flnmliiBO-scattcrnd kimonos, for that matter.
Yet bIio looks pityingly upon jou as sho tells
you, whon jou romonstrato over hor material
ism, that you don't kuow the kind of iol or tho
kind of kimonos they have In Hawaii. She con
vinces jou about the kimonos, but you still ro
ciuln in doubt about tho pol,
"It ls delicious," sho snj s enthusiastically.
"And what is It mado ot?" asks a listener.
"Of tho roots of a plant resembling tho calls
"That doesn't sound nice," saj-s tho listener.
"Oh. but It Is, though." oontlnuos tho en
thusiast "The natives make it: nre the natives clean?"
asks tho llstcnor, dubiously,
"Oh, not at all Thoro ure iiw ful stories about
tho way thej rub out the roots with their hoots.
Oh I don't be shocked, though. Nice peoplo nre
very particular about where they buy tholr pol.
It's llko the Yankee pie; ou muBt know tho
lady as mukos It "
" A footless lady from a dime museum would
bo safest," suggosts the scoffer.
" Y'os," with a look of Injured dignity. " You
have to know that very clean, honest, self-respecting
Christian natives make your pol In
order to lie suro It Is all right "
" Certalnlj'." says tho scoffer in a tone too
serious to be entirely sincere.
"Thero is bo much that Is plcturosque about
It." goes on the enthusiast. " The natives beat
It out on white stones by tho waterside, nnd
then, whon you drlvo through tho town In tho
afternoons, thero aro llttlo whlto flags flutter
ing from tho houses having freshly mado pol
for sale. After It is beaten out It ls boiled, and
on the first day It looks like a vory gummy
white pasto. It Is dreadfully stringy, and tho
natives eat it tho first day with tholr Index fln
Bers. That day It Is called ono-flnBor jk!; the
next day two Anson? havo to bo employed be
cause the mlxturo ls thinner, and thon It 1b
called two-finger pol. and tiio third day threo
flngerpoi. It Is decidedly lormentod aftor ths
first day, you know."
"And did you oat the horrid fermented
paste?" asks the listenor.
" Y'es, certainly I did. It was two-finger pot
tho evening I ato it at tho houso of somo Eng
lish friends It was served with the roast meat.
The family had a calabash that ls, a hlg bowl
and they all stuck their forks In it In tho most
friendly fashion, just as tho natlvos do who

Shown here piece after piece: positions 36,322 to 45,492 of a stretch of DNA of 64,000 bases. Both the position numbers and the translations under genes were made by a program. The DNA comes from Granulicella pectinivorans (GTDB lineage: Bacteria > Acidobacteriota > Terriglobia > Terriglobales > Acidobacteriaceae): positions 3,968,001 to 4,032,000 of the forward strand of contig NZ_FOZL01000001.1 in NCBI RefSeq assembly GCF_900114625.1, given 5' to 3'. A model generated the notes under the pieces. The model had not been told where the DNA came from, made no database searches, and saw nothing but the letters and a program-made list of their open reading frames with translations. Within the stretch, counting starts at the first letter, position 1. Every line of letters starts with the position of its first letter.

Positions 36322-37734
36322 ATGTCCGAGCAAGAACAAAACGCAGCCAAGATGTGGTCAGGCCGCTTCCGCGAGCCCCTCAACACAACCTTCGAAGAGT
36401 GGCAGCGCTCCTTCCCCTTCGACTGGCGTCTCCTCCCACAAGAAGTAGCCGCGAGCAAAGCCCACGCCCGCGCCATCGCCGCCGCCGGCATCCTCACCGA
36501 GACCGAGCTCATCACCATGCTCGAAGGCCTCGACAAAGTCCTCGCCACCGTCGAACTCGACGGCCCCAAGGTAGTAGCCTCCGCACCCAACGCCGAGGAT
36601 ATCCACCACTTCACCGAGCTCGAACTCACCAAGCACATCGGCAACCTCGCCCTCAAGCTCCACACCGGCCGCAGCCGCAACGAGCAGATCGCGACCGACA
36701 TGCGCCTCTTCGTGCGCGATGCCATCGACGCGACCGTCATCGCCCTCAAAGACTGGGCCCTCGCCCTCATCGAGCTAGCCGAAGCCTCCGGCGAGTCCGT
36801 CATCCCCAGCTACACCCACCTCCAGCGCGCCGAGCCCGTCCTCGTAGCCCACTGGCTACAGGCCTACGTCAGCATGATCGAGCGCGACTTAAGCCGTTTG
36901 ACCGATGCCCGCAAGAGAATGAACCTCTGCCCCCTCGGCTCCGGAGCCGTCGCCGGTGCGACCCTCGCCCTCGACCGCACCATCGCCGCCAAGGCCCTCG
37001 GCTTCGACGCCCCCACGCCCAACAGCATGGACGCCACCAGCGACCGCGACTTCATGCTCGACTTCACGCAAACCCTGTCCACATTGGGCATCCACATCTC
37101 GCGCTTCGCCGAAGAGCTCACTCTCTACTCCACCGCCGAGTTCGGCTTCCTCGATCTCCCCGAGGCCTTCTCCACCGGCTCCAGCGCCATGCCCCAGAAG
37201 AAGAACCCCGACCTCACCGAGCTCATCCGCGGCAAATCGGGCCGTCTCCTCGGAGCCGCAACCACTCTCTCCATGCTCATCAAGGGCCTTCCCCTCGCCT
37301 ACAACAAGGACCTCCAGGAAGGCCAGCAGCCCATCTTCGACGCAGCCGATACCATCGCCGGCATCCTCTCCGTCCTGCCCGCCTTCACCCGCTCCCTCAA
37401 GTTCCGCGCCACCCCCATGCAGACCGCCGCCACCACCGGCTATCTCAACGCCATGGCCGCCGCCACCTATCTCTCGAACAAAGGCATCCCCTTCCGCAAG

happen to have forks. Tlioygavo mo a littlo
bowl, though, all to myself, and watohei) with
speculotrvo amusemontto see. first, K I could
manage It, and then If I would like it after
performing the difficult feat of getting It up to
my mouth You have to dip jour fork In deep
and work It round and round very dexterously,
just as If jou were winding a piece of thread,
or rather lots of uncv en. sticky nlocesof thread,
and then lift it oulckh to your mouth."
'Umph." said the listener. "I'd feel as if I
were sw allowing a skein of embroidery silk."
" Well It does seem a liwlo llko that" admit
ted ths onthusfast. like that all mixed with
paste: but tho stringj part scums so soft and
delicate, jou know, that It goos down In a kind
of piquant pungent long-drawn sweetness "
The listener shook tier unbelieving head.
"Tell me about the kimonos," she demanded.
In a tone of hopo.
" Well, all the women wear them or Mother
Ilubbards W 0 got our Mother Hubbard stylea
from Honolulu, jou know."
"And oil the mon wish we d left them there."
said the listenor.
"My dear." went on tho enthusiast, "whon
you have lived as long as I have you will have
discovered that most men object to things In
their own families that they woll, you know,
positively admire abroad "
" In Honolulu, for lastance ?"
"Y'es, In Honolulu, and Paris, and. ohl lots
of places W hy, I have seen gallant young Eng
lish ofllcers making sheepa' eyes at slris In
Mother Ilubbards ontthem "
"Well, perhaps tho Mother Hubbards were
Oh. no: tho glrla were. You soe, eorsete
and conventionality aro not appropriate In that
ollmate Children and women, youne an old,
wear Mother Hubliards walk, drive and mar
ket In them. They ore made ot exquisite, fine,
airy materials, and, while I can't say I got quite
used to them. I did think they looked cooland
pretty out there As for ths kimoaos, they
wore charming My hestoss herself wore one at
that dinner. The repast was served, by the
way. In an Inclosed portico, with its shutters
opened toward tho bay. nnd the kimono Itself
reflected the shifting shadosof the water, beinr
an azure garment with changing lights of rose,
violet ami gold. The loveliest kimono, though,
was worn by a Japaneso a real Jp
aneso lady, whose beauty and butter
fly daintiness mado you bcllevo la the
rhapsodies of Edwin Arnold and Lafcadlo
Hcarn. Hhe wns the dearest llttls doll of a
thing, and her klmona was of a fawn color, a
shado darker than her satiny skin. The gar
ment wns embroldored In pink and white
cherry blossoms, and such embroidery! We
simply never get It upon Japaneso fabrios over
hero. The sleeves and folded-over front of the
Rown were faced with white creoe. and a soft
ttle Inner kerchief of rose color was folded
about tho Ivory throat and a wld ruse-colored
sash was tied Into a big soft bow behind, jnst
as wo see thorn on thn fans. By tho way,
kimono is a Japanese and not an Hawaiian
" fiow lovely 1" said tho listener.
"Yes, the garment was exquisite, and it
suited the littlo Ivory doll with her tiny taper
fingers covered with rings and hor hair and
losom gleaming with jewels When I say
gleaming with jewels' I don't mean," clano
lng down severely, at tho listeners hands,
that they were onr kind of jewels, great knob
by diamonds and things thnUeoin leerlngthclr
cost at J'ou Her jewels weie dainty and subtle
as she was. dear and modest as tier laughter."
"You arngrowlng Poetic." said tho listenor,
as sho put her glistening hands behind hor,